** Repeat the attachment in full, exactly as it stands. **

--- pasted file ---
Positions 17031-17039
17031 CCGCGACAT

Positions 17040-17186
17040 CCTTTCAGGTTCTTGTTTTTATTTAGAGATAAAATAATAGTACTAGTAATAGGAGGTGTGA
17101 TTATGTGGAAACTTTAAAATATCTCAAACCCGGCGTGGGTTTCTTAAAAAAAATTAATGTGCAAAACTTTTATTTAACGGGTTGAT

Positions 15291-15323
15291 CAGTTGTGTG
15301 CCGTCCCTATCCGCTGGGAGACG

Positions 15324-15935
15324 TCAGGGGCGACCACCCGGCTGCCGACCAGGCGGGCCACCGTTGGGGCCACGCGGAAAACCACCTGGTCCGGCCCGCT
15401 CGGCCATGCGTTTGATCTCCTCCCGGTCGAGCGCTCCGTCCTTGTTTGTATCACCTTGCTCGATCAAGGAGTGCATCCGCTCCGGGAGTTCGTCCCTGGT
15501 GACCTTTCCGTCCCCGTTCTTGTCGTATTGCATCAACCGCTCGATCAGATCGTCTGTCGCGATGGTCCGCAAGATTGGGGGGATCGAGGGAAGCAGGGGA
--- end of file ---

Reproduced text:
Positions 17031-17039
17031 CCGCGACAT

Positions 17040-17186
17040 CCTTTCAGGTTCTTGTTTTTATTTAGAGATAAAATAATAGTACTAGTAATAGGAGGTGTGA
17101 TTATGTGGAAACTTTAAAATATCTCAAACCCGGCGTGGGTTTCTTAAAAAAAATTAATGTGCAAAACTTTTATTTAACGGGTTGAT

Positions 15291-15323
15291 CAGTTGTGTG
15301 CCGTCCCTATCCGCTGGGAGACG

Positions 15324-15935
15324 TCAGGGGCGACCACCCGGCTGCCGACCAGGCGGGCCACCGTTGGGGCCACGCGGAAAACCACCTGGTCCGGCCCGCT
15401 CGGCCATGCGTTTGATCTCCTCCCGGTCGAGCGCTCCGTCCTTGTTTGTATCACCTTGCTCGATCAAGGAGTGCATCCGCTCCGGGAGTTCGTCCCTGGT
15501 GACCTTTCCGTCCCCGTTCTTGTCGTATTGCATCAACCGCTCGATCAGATCGTCTGTCGCGATGGTCCGCAAGATTGGGGGGATCGAGGGAAGCAGGGGA